Germinal is my third book of Zola, and I can say that it already becomes one of my favorites. Germinal is not only a story about the classic fight between workers and company, the poor and the have, it is also about the agony of poor working class. Germinal was written from Étienne Lantier’s (Gervaise’ son in L’Assommoir) point of view. He was an engine man came to a coal mining town Montsou to find a job. From his eyes, Zola took us to watch the sorrows of coal miners who worked hard under poor conditions for very small wages which could hardly support their poor lives. And for generations this condition has never changed; and they seemed to just accept it; to be overpowered by the bourgeoisie and the industrial machines called capitalism.
“No matter how hard we might struggle, we probably wouldn’t change anything. The best is to try and live honestly in the place in which the good God has put us.” ~Maheude, p. 86
Until Étienne—a quite educated young man—appeared from nowhere, mingled with the settlemen, and little by little affected their way of thinking. They soon put him into their lead, with a dream to dethrone the wealth and to regain their freedom and rights. The question was, what was the best method to carry it; anarchism? Long term evolution? Or strikes?
Germinal was a combination of humanity, Darwinism and socialism, packed beautifully with metaphors and romance. This is the third Zola’s I’ve read so far, and compared to Therese Raquin and L’Assommoir (sorry, the reviews are still in Bahasa Indonesia). Germinal was less distressing and less striking. Yes, Zola still described poverty, hunger and moral degradation brutally to the most extremes, yet he still slipped a hope, a bigger hope for a better future in the end. Germinal was only the beginning, the seeds sowing of workers’ battle against the oppression of capitalism. Germinal would show the world that there is a possibility for the weak to fight the strong. It only took time and refinement, and one day the seeds that were now germinating would harvest perfectly and change the earth.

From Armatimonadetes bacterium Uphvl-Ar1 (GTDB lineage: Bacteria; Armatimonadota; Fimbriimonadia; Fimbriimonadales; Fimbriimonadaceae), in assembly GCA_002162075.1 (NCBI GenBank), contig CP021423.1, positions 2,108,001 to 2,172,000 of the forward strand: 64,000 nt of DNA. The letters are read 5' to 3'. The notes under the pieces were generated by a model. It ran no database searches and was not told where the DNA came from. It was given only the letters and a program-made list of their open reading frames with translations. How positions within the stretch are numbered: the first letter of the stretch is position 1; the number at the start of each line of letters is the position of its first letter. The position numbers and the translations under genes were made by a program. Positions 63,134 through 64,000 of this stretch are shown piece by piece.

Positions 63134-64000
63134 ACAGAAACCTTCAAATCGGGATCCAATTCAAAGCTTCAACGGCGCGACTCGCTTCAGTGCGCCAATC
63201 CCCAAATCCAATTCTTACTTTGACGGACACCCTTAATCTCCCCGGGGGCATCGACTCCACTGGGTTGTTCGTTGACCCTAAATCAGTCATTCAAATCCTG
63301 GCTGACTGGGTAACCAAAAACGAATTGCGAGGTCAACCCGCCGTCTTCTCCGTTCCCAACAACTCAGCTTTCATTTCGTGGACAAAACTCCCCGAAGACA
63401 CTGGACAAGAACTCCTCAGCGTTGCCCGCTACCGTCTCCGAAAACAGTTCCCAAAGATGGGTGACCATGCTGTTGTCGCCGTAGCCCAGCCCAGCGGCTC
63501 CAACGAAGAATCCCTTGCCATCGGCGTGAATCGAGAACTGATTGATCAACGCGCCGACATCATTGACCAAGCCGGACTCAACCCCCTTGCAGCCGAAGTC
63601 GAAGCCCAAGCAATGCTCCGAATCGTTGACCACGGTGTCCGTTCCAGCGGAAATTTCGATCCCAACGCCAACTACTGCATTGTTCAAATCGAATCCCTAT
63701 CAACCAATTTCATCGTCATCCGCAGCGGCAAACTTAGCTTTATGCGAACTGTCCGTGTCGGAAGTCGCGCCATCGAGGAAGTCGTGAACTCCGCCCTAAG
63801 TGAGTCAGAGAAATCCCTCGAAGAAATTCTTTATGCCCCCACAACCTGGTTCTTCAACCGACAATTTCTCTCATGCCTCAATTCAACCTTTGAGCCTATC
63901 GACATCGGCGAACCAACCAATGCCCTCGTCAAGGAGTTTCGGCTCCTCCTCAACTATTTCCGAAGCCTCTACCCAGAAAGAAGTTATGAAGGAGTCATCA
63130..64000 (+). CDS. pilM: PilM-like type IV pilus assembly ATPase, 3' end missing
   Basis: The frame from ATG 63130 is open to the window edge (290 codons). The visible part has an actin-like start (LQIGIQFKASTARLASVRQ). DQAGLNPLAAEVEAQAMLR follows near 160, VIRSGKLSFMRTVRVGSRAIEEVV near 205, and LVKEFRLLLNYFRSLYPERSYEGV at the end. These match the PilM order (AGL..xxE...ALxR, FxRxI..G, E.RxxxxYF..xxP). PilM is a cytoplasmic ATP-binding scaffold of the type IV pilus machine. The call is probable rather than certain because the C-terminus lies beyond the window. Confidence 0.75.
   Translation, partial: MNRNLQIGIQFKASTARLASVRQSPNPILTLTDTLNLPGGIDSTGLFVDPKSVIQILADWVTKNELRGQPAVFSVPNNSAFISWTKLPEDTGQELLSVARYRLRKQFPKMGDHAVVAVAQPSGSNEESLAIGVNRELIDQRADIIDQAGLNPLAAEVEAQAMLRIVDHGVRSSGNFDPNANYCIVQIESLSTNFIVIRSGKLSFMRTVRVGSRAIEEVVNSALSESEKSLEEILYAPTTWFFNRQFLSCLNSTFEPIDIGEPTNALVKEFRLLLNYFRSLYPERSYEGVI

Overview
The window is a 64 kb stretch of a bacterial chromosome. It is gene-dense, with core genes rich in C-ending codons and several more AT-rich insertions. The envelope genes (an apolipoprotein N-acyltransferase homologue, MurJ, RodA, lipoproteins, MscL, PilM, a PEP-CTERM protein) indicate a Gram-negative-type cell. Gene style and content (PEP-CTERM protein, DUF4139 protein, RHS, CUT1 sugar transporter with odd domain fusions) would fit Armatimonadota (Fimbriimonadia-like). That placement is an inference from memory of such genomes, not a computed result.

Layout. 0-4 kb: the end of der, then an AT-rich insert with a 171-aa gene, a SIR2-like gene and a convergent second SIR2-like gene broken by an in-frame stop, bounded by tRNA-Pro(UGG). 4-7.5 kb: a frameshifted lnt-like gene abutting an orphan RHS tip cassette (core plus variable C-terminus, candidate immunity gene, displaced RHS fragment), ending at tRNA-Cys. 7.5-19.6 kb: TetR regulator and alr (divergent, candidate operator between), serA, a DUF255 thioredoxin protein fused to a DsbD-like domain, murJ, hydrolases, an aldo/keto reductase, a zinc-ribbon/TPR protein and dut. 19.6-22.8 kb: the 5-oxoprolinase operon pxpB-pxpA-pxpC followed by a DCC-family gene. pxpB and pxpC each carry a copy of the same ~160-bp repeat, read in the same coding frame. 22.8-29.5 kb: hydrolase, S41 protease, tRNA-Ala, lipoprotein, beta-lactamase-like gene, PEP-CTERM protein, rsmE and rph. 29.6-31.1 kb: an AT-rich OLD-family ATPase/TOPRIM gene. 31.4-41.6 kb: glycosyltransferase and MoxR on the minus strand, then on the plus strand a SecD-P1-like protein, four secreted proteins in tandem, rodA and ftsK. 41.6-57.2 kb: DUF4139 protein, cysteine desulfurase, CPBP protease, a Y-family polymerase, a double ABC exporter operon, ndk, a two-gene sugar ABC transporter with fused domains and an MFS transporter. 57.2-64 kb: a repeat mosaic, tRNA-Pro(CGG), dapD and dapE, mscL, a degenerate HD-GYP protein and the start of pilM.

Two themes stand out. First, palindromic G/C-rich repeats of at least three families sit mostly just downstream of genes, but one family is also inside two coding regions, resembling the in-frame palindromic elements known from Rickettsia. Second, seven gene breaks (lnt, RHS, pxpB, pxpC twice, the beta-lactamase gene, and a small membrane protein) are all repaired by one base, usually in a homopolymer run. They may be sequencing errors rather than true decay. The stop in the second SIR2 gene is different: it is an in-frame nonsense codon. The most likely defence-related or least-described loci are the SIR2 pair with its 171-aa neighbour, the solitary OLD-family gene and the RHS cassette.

What interested me the most is the metaphors Zola used throughout this story. First of all, the way he described the surroundings in the mine from the eyes of the newcomer Étienne. Zola often used the terms of animal’s digestion in describing the mine pit.
“And the Voureux, at the bottom of its hole, in contractions those of an evil beast, continued to grind away, breathing with a heavier and slower respiration, appearing troubled by its painful digestion of human flesh.”
“The shaft swallowed men by mouthfuls of twenty or thirty, and with so easy a gulp that it seemed not to feel them go down.”
I only think, that it is the way Zola described capitalism which swallowed people and crushed them in poverty just like a monster digested human flesh; and what a beautiful metaphor they are indeed!
Zola also closed the story in a very beautiful and touching way. The rescue drama in the tumbling pit near the end of the story was really breathtaking, but approaching the end it was also warming my heart with love. And the final ending was superb! I love the final quote which brought a new hope for a better future, and look how Zola crafted it with nature’s elements of a new spring for the world, the most beautiful metaphor from this book.
Five stars (obviously) for Germinal, which have just become my new favorite!